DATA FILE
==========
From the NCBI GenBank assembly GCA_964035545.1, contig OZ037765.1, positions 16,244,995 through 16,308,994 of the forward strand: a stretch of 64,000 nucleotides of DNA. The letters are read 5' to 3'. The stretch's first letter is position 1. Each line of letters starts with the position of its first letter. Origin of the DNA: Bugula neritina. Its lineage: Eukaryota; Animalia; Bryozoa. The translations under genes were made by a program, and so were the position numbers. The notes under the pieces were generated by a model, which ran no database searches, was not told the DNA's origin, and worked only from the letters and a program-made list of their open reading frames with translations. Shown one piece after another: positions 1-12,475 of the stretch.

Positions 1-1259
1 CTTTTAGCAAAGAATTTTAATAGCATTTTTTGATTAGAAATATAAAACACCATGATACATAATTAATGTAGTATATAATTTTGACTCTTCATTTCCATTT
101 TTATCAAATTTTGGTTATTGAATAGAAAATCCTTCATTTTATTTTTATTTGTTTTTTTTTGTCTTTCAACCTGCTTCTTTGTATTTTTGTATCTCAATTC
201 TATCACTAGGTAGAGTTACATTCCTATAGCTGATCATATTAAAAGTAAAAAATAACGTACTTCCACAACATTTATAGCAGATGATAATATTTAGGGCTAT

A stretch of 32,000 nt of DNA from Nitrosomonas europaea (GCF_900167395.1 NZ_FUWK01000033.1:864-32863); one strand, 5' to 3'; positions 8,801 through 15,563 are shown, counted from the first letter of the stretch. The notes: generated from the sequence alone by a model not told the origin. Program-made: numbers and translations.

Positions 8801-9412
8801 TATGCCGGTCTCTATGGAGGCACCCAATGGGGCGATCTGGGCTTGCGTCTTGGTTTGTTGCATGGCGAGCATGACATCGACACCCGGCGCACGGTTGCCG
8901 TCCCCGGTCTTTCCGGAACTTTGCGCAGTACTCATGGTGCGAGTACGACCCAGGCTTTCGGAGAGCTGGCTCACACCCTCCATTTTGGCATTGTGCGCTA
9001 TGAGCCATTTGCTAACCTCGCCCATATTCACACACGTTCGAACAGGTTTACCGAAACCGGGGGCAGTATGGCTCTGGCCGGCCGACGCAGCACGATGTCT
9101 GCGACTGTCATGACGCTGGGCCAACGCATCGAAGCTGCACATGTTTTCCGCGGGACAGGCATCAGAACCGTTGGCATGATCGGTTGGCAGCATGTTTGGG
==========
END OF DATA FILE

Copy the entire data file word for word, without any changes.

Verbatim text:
From the NCBI GenBank assembly GCA_964035545.1, contig OZ037765.1, positions 16,244,995 through 16,308,994 of the forward strand: a stretch of 64,000 nucleotides of DNA. The letters are read 5' to 3'. The stretch's first letter is position 1. Each line of letters starts with the position of its first letter. Origin of the DNA: Bugula neritina. Its lineage: Eukaryota; Animalia; Bryozoa. The translations under genes were made by a program, and so were the position numbers. The notes under the pieces were generated by a model, which ran no database searches, was not told the DNA's origin, and worked only from the letters and a program-made list of their open reading frames with translations. Shown one piece after another: positions 1-12,475 of the stretch.

Positions 1-1259
1 CTTTTAGCAAAGAATTTTAATAGCATTTTTTGATTAGAAATATAAAACACCATGATACATAATTAATGTAGTATATAATTTTGACTCTTCATTTCCATTT
101 TTATCAAATTTTGGTTATTGAATAGAAAATCCTTCATTTTATTTTTATTTGTTTTTTTTTGTCTTTCAACCTGCTTCTTTGTATTTTTGTATCTCAATTC
201 TATCACTAGGTAGAGTTACATTCCTATAGCTGATCATATTAAAAGTAAAAAATAACGTACTTCCACAACATTTATAGCAGATGATAATATTTAGGGCTAT

A stretch of 32,000 nt of DNA from Nitrosomonas europaea (GCF_900167395.1 NZ_FUWK01000033.1:864-32863); one strand, 5' to 3'; positions 8,801 through 15,563 are shown, counted from the first letter of the stretch. The notes: generated from the sequence alone by a model not told the origin. Program-made: numbers and translations.

Positions 8801-9412
8801 TATGCCGGTCTCTATGGAGGCACCCAATGGGGCGATCTGGGCTTGCGTCTTGGTTTGTTGCATGGCGAGCATGACATCGACACCCGGCGCACGGTTGCCG
8901 TCCCCGGTCTTTCCGGAACTTTGCGCAGTACTCATGGTGCGAGTACGACCCAGGCTTTCGGAGAGCTGGCTCACACCCTCCATTTTGGCATTGTGCGCTA
9001 TGAGCCATTTGCTAACCTCGCCCATATTCACACACGTTCGAACAGGTTTACCGAAACCGGGGGCAGTATGGCTCTGGCCGGCCGACGCAGCACGATGTCT
9101 GCGACTGTCATGACGCTGGGCCAACGCATCGAAGCTGCACATGTTTTCCGCGGGACAGGCATCAGAACCGTTGGCATGATCGGTTGGCAGCATGTTTGGG